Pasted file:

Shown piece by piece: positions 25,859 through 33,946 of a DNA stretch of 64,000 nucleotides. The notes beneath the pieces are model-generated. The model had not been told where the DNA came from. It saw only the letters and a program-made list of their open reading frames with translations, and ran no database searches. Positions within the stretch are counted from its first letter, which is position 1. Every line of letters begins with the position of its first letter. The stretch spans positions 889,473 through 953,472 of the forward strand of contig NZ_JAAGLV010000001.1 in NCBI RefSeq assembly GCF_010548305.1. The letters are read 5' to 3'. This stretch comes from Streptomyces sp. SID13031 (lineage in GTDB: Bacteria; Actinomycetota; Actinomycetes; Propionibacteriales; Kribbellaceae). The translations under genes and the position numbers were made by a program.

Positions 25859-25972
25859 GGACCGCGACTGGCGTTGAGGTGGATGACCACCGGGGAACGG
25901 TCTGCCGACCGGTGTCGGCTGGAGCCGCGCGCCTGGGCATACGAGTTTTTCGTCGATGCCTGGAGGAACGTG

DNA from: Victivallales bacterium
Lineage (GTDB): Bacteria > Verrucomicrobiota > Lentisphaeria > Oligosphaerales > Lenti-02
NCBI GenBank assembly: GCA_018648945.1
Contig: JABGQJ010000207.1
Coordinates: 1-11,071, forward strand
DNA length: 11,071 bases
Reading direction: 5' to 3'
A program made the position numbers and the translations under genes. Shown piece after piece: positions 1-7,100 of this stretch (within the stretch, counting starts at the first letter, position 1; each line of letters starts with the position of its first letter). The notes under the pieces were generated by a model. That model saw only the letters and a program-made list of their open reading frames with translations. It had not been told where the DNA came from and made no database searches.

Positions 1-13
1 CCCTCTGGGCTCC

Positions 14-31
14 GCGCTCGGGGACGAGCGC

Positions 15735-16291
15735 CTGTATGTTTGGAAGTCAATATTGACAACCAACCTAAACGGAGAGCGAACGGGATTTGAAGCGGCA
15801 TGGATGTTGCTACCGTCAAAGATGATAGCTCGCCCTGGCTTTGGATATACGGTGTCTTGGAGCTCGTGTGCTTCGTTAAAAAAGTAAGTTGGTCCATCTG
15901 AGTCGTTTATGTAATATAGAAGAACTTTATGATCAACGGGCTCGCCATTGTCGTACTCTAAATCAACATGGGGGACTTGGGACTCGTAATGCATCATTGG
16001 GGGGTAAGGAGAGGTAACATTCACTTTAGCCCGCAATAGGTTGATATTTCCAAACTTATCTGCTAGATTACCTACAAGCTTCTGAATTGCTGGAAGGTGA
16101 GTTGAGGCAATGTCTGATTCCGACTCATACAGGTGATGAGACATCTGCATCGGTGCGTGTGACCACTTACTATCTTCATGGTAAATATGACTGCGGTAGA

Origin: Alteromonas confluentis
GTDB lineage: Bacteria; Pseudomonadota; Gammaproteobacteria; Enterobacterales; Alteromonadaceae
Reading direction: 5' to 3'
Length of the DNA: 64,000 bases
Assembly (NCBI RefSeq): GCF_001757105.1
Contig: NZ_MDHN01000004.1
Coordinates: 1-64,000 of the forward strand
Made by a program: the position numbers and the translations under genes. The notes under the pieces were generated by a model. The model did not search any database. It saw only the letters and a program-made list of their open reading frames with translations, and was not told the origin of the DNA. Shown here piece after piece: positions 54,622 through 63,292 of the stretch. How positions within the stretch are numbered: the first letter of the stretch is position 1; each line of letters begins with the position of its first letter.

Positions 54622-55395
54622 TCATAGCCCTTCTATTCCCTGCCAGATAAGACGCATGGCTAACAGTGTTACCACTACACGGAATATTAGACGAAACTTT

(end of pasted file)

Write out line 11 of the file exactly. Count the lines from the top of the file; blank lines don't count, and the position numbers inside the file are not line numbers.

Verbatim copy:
Reading direction: 5' to 3'